The Food and Agriculture Organisation (FAO) says conflicts and adverse local weather conditions have continued to acutely aggravate and prolong severe food insecurity in parts of Nigeria and 38 other countries.
René Castro, Assistant-Director General of the UN Food and Agriculture Organisation (FAO)
The UN food agency also said the situations had raised the list of countries requiring external assistance for food, according to its new “Crop Prospects and Food Situation” report.
Underscoring how persistent conflicts and adverse climate shocks were taking a toll on food security, no country exited the list, which comprises 31 countries in Africa, seven in Asia as well as Haiti.
That list now comprises 39 countries, up two countries from the last report in March, with the addition of Cabo Verde and Senegal.
These include Burkina Faso, Burundi, Cameroon, Central African Republic, Chad, Congo, Democratic Republic of the Congo, Djibouti, Eritrea, Ethiopia, Guinea, Kenya, Lesotho, Liberia, Libya, Madagascar, Malawi, Mali, Mauritania, Mozambique, Niger, Nigeria, Sierra Leone, Somalia, South Sudan, Sudan, Swaziland, Uganda, and Zimbabwe.
The other countries outside of Africa are Afghanistan, Haiti, Iraq, Democratic People’s Republic of Korea, Myanmar, Pakistan, Syria, and Yemen.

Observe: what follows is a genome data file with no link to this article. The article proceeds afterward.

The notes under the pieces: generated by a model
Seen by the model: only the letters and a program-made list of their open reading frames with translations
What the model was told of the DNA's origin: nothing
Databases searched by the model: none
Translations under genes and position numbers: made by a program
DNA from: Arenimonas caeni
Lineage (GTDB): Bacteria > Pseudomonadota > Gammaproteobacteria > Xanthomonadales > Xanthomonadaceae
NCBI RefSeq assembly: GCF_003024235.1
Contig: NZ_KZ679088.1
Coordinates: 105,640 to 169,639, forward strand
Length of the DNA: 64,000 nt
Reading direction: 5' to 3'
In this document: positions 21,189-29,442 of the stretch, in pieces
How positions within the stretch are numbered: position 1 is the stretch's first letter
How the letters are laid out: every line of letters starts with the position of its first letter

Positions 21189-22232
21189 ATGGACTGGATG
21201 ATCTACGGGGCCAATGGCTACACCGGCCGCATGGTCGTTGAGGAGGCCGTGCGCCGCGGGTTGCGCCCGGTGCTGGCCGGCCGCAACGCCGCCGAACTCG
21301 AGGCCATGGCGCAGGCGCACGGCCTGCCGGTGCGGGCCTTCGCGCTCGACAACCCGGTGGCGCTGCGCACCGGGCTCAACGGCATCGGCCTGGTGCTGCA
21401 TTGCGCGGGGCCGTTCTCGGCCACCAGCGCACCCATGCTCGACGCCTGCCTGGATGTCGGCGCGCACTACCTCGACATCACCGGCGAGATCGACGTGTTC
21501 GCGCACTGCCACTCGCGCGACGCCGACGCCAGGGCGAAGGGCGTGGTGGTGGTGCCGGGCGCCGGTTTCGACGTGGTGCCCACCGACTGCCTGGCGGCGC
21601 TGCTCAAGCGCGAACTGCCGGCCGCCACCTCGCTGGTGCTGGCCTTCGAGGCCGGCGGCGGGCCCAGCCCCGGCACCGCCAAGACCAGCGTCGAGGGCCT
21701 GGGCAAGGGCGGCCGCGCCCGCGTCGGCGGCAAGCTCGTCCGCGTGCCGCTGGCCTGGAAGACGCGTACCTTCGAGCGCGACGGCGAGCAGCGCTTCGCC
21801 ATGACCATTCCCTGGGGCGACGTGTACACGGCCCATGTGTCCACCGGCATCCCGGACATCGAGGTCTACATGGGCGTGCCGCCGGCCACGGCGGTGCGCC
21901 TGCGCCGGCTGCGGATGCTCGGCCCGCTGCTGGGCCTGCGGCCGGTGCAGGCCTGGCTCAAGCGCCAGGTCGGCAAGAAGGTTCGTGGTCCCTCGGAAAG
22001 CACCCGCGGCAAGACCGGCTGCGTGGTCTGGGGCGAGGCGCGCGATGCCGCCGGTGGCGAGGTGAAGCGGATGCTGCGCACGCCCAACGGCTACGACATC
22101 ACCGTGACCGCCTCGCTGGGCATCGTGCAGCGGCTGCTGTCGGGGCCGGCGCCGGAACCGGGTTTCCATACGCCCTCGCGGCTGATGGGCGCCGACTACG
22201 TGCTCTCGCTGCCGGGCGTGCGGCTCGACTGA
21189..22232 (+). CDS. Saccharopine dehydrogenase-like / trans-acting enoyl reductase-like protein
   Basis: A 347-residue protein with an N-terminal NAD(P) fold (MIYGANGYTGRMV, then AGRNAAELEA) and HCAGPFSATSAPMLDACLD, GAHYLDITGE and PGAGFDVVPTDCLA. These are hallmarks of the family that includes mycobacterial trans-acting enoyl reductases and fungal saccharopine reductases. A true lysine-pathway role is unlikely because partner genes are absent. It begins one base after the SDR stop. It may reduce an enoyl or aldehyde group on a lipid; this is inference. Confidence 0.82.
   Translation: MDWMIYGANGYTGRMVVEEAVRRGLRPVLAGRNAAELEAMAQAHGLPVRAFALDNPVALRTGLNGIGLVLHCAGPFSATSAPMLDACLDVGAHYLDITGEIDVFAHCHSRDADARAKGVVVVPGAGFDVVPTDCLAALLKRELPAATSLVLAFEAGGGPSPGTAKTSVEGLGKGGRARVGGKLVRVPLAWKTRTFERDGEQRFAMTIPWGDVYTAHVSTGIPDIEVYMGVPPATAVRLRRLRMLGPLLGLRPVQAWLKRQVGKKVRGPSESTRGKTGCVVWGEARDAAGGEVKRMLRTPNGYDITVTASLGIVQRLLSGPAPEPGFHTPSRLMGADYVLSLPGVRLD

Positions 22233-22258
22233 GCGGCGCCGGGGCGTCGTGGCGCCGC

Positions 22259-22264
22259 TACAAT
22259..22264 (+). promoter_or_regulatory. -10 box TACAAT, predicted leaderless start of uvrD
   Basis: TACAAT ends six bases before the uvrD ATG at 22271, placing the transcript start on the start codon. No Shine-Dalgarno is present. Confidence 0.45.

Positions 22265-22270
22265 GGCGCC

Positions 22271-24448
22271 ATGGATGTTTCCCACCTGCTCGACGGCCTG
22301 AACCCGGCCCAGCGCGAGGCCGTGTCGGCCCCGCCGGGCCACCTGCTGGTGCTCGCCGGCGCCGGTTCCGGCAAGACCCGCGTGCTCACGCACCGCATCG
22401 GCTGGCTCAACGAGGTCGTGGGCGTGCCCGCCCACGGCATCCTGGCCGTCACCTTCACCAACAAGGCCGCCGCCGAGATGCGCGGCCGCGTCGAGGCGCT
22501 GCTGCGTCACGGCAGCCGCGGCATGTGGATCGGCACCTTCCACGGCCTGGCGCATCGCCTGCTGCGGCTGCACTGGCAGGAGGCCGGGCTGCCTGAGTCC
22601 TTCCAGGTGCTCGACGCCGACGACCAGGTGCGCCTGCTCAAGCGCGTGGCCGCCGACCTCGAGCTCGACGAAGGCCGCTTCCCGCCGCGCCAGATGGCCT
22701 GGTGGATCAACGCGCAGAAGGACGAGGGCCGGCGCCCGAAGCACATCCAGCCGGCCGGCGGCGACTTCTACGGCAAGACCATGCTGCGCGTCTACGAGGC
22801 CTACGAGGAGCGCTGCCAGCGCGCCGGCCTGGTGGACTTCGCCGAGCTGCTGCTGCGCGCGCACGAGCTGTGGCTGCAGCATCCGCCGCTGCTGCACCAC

FAO’s latest forecast for world cereal production in 2018 foresees a 1.5 percent annual drop from the record high realised in 2017.
“Conflicts have choked agricultural activity in swathes of Central Africa, notably in the Central African Republic and parts of the Democratic Republic of Congo, where access to food is further hindered by surging inflation.
“Conflicts in Nigeria and Libya have led to less demand for meat, one reason behind the drastic drop in incomes for many pastoralist households in the Sahel region, where grazing and water resources are already strained and the ongoing lean season is expected to last longer than usual.”
The UN food agency said recent rains point to cereal production gains in East Africa after consecutive seasons of drought-reduced harvests, FAO said.
It, however, noted that recent abundant rains triggered flooding in Somalia, Ethiopia and Kenya, displacing about 800,000 people.
In contrast to the trend in the sub-region, staple food prices are high and rising in the Sudan and South Sudan, affecting access to food and intensifying food insecurity risks, FAO said.
The UN agency said the number of severely food insecure people in South Sudan was expected to rise – in the absence of humanitarian assistance – to 7.1 million people during the current peak of the lean season (from June to July).
By Prudence Arobani